Luna E-1 No.2

From Wikipedia, the free encyclopedia
Jump to: navigation, search
E-1 No.2
Mission type Lunar impactor
Mission duration Failed to orbit
Spacecraft properties
Manufacturer OKB-1
Launch mass 361 kilograms (796 lb)
Start of mission
Launch date 11 October 1958 (1958-10-11)
Rocket Luna 8K72 s/n B1-4
Launch site Baikonur 1/5

Luna E-1 No.2,[1] sometimes identified by NASA as Luna 1958B,[2] was a Soviet spacecraft which was lost in a launch failure in 1958. It was a 361-kilogram (796 lb) Luna E-1 spacecraft, the second of four to be launched,[3] all of which were involved in launch failures.[4] It was intended to impact the surface of the Moon, and in doing so become the first man-made object to reach its surface.

The spacecraft was intended to release 1 kilogram (2.2 lb) of sodium, in order to create a cloud of the metal which could be observed from Earth, allowing the spacecraft to be tracked.[5] Prior to the release of information about its mission, NASA correctly identified that it had been an attempted Lunar impact mission.[2]

Facing continued political pressure to beat the US, Sergei Korolev lost his temper and exclaimed "Do you think only American rockets explode!?" Once again, he knew that the Pioneer 1 probe was set for launch on October 11, but again decided to wait. Just like with the attempt in August, the US moon shot failed to attain orbit.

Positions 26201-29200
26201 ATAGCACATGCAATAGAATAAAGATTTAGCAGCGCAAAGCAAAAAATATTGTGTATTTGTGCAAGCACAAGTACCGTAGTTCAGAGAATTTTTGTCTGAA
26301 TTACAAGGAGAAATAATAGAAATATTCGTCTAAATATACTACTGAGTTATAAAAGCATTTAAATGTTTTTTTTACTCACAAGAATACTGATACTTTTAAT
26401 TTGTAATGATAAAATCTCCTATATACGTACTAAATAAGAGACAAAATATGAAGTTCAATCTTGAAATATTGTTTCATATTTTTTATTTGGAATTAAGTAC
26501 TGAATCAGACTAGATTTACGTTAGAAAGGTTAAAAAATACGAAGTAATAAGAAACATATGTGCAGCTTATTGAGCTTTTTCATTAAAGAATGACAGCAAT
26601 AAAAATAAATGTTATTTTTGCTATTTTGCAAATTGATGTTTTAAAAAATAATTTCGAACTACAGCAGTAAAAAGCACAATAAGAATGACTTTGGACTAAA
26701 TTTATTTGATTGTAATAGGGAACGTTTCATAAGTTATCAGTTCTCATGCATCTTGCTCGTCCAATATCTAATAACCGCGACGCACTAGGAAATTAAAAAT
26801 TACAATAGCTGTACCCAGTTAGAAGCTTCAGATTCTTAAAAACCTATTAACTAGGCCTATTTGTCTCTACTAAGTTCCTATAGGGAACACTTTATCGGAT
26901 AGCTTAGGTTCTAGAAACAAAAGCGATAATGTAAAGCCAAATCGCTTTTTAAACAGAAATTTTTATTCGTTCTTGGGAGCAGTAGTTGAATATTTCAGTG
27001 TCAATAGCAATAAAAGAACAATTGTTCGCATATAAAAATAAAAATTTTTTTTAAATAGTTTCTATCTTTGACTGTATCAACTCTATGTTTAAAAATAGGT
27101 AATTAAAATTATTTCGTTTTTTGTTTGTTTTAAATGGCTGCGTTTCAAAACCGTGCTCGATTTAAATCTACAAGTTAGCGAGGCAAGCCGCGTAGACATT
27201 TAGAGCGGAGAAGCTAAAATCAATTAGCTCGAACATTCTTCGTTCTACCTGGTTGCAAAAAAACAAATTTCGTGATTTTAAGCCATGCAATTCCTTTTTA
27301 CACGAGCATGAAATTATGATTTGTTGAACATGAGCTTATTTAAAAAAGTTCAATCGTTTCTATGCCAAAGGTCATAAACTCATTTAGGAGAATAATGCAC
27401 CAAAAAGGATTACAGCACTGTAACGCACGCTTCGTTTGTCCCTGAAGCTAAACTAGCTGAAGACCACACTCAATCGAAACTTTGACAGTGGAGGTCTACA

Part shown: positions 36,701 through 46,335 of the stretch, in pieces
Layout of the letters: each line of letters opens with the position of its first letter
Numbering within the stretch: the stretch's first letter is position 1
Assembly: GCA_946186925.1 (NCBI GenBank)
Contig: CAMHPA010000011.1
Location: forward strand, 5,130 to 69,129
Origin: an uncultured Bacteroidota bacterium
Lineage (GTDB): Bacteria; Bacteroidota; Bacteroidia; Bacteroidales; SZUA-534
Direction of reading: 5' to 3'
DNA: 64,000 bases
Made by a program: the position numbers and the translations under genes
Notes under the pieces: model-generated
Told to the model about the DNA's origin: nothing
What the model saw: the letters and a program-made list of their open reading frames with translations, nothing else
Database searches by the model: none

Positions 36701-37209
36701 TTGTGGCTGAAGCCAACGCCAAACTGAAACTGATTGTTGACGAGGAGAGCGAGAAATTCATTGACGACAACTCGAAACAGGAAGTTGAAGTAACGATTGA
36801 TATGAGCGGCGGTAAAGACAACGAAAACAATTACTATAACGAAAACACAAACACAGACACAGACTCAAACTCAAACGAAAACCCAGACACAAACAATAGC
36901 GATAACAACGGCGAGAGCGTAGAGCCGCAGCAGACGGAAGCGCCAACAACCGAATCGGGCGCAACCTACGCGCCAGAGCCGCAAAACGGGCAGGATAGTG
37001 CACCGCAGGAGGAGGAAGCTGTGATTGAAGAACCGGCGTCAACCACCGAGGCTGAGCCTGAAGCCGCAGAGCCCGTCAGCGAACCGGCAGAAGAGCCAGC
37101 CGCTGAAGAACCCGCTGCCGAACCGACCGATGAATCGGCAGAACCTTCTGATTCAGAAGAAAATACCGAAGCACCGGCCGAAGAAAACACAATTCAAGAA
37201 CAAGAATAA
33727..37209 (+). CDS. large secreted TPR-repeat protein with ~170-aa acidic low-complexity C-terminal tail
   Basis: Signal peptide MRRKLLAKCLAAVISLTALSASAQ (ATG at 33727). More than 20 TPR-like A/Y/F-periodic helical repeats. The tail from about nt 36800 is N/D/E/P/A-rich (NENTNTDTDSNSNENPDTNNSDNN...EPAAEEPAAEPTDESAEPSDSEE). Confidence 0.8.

Luna E-1 No.2 was launched on 11 October 1958 atop a Luna 8K72 carrier rocket,[4] flying from Site 1/5 at the Baikonur Cosmodrome.[1] One hundred and four seconds after launch, longitudinal resonance within the rocket's strap-on booster rockets caused the vehicle to disintegrate.[4] This was the same problem which had caused the loss of Luna E-1 No.1 three weeks earlier.[4]

References[edit]

  1. ^ a b McDowell, Jonathan. "Launch Log". Jonathan's Space Page. Archived from the original on 2009-06-03. Retrieved 26 July 2010. 
  2. ^ a b Williams, David R. (6 January 2005). "Tentatively Identified Missions and Launch Failures". NASA NSSDC. Retrieved 30 July 2010. 
  3. ^ Krebs, Gunter. "Luna E-1". Gunter's Space Page. Retrieved 26 July 2010. 
  4. ^ a b c d Wade, Mark. "Soyuz". Encyclopedia Astronautica. Archived from the original on 2010-01-17. Retrieved 26 July 2010. 
  5. ^ Wade, Mark. "Luna E-1". Encyclopedia Astronautica. Retrieved 26 July 2010.